Ice Cold by Tess Gerritsen

Author: Tess Gerritsen
Publisher: Ballentine Books
Series: Rizzoli & Isles #8
Format: Paperback
Genre: Mystery | Suspense

Back Cover Blurb

A spur-of-the-moment ski trip becomes a bone-chilling nightmare when a wrong turn leaves Boston medical examiner Maura Isles marooned—far from home and help—in the snowbound Wyoming mountains.

Seeking shelter from the cold, she and her traveling companions stumble upon Kingdom Come—a remote village of identical houses that seems to have become a ghost town overnight. But the abandoned hamlet has dark secrets to tell, and Maura’s party may not be as alone as they think.

Days later, word reaches Boston homicide cop Jane Rizzoli that Maura’s charred remains have been found at the scene of a car crash. But the shocking news leaves Jane with too many questions, and only one way to get answers. Determined to dig up the truth, she heads for the frozen desolation of Kingdom Come, where gruesome discoveries lie buried, and a ruthless enemy watches and waits.

What I Thought

I was stymied on my first attempt to read this Gerritsen ‘Rizzoli & Isles’ first outing by the 16-year jump in chapters that start the novel. Followed by the very unsympathetic characters Maura finds herself in company with when the story finally does start. Fortunately, believing I wasn’t in the mood to read this one, I set it aside and came back to it a few weeks later, when, with nothing better to read, I finally plunged in, and then? Found I couldn’t put the damn thing down.

After those initial chapters, and ploughing on through the rather limp and unlikely romance of Isles and priest, Daniel Brophy, we actually get to the gist of the story: What Maura finds when she stumbles—snow-bound—with companions in tow, into the eerily deserted make-shift village of, Kingdom Come.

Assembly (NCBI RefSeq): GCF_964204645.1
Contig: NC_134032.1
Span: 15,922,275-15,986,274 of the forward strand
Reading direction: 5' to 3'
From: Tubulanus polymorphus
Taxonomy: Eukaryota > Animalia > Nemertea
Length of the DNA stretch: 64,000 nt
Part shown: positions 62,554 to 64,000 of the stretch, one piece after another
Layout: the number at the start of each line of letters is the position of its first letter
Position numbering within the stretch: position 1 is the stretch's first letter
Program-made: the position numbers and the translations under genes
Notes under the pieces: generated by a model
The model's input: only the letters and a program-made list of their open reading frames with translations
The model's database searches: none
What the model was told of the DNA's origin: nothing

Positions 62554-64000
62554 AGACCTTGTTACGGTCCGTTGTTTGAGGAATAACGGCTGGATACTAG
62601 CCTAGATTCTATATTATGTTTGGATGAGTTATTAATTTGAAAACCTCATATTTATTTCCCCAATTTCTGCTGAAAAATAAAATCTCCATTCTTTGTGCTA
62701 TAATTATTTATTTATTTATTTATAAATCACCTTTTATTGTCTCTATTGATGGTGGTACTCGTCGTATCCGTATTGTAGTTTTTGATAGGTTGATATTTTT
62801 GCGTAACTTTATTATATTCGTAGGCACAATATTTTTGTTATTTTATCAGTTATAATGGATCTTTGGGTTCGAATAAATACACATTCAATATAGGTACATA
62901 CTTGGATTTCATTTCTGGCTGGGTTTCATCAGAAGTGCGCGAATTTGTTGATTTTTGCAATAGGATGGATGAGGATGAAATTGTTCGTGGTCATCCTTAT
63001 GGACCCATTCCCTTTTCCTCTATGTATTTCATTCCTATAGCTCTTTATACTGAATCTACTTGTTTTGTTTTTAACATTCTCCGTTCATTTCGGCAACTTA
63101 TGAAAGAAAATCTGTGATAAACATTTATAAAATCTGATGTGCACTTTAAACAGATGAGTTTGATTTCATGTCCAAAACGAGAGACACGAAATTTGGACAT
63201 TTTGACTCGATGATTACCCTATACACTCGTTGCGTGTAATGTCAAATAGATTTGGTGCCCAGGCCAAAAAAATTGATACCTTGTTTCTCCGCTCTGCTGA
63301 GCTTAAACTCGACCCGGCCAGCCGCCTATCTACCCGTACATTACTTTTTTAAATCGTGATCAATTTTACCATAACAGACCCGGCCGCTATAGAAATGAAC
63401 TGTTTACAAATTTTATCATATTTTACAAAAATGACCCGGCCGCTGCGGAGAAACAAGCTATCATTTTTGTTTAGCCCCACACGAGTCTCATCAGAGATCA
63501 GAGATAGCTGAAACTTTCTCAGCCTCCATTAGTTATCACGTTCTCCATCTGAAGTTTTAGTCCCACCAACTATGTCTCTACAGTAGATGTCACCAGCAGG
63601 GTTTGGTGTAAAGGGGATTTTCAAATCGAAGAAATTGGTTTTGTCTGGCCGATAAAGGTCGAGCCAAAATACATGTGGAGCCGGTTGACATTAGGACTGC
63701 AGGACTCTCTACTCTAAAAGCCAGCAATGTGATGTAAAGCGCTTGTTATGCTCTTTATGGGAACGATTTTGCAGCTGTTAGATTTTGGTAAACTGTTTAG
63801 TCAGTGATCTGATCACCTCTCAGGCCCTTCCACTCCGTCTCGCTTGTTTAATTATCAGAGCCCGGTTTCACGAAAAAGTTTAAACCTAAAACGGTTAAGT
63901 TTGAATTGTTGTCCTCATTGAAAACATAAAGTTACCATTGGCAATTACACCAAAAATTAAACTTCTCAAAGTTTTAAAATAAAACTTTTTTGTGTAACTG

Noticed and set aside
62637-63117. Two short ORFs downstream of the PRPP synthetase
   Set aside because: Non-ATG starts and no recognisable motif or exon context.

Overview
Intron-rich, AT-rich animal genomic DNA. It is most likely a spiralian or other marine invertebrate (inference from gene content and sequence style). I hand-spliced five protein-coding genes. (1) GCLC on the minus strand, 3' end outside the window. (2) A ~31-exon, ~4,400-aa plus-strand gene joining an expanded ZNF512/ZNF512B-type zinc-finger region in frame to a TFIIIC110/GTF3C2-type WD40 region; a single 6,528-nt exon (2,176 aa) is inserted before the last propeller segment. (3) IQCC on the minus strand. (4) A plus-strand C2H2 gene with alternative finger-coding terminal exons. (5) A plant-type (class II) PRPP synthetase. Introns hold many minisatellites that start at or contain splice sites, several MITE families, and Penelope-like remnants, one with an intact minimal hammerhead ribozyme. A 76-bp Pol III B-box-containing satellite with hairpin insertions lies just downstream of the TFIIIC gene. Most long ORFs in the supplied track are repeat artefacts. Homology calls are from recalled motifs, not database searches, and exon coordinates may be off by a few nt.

This is a somewhat simple look into the goings-on of secluded polygamist enclaves ruled (usually) by an over-bearing and charismatic leader. Masked as a murder-mystery, we skim what lies beneath, and only glimpse what might be, as Doctor Maura Isles, and her expendable companions, fight for their very existence in a frozen storm-locked remote village. And those hellbent on keeping the secrets hidden beneath the winter snow, from being revealed to the world beyond.

The best part of the story comes in the last third of the novel when Maura, on the run from her unseen enemy, is aided in her struggle to survive by a young man, Rat, and his dog, Bear. )and what great names they are at that).

There is, of course, the Jane Rizzoli side of the story, with Jane and (a surprise for me) her husband—I watched season 1 of the TV series, which is why I bought the book—set out to find out what’s happened to the missing Maura, not believing for a second she’s dead. That half/side of the storytelling is, for the most part, okay, but seemed a little formulaic and I would have liked to have seen more. But then, I might have been spoiled with the witty banter I’ve enjoyed between the two leads, on the TV series.

Not to be put off, this does have its moments and, again, for the most part, is a decent read. If nothing better, give it a go, otherwise, what the TV show.

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